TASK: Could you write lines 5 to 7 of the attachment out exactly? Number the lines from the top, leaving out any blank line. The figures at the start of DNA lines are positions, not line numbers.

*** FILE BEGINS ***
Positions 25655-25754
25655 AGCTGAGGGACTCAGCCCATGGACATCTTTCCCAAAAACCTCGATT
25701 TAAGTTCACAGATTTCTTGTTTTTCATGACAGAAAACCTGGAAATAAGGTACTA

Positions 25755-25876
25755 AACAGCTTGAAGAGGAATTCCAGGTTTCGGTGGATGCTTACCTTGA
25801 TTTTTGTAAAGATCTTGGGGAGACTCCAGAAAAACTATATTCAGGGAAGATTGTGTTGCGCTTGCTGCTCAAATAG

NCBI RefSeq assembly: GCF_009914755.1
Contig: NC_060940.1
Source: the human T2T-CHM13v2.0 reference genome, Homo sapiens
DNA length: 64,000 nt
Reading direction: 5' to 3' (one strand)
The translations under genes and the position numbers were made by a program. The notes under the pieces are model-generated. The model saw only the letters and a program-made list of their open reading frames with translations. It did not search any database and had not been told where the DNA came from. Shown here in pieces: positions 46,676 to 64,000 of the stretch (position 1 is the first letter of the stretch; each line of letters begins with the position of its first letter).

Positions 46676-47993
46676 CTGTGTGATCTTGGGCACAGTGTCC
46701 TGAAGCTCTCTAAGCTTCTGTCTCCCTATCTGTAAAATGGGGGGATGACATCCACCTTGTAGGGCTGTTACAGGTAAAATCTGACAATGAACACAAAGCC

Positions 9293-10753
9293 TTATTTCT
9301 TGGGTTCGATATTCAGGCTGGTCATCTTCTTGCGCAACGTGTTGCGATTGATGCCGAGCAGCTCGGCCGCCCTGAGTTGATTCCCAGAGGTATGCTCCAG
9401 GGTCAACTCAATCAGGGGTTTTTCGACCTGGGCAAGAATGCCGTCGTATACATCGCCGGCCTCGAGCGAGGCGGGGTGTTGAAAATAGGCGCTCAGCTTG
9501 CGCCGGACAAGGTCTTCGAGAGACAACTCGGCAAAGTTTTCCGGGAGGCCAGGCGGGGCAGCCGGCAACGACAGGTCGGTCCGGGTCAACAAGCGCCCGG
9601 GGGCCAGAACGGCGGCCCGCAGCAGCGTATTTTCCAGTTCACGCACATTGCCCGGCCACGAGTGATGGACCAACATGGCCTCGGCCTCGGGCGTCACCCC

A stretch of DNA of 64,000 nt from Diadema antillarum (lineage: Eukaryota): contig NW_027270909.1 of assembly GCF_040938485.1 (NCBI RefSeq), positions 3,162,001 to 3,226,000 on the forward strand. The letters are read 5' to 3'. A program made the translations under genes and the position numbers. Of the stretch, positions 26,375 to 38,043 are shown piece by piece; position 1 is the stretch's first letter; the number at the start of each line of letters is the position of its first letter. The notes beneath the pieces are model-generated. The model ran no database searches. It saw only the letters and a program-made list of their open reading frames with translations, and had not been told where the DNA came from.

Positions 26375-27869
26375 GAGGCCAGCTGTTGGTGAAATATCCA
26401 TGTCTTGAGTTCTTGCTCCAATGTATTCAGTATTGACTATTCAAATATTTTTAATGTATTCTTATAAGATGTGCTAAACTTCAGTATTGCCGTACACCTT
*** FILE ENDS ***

25755 AACAGCTTGAAGAGGAATTCCAGGTTTCGGTGGATGCTTACCTTGA
25801 TTTTTGTAAAGATCTTGGGGAGACTCCAGAAAAACTATATTCAGGGAAGATTGTGTTGCGCTTGCTGCTCAAATAG

NCBI RefSeq assembly: GCF_009914755.1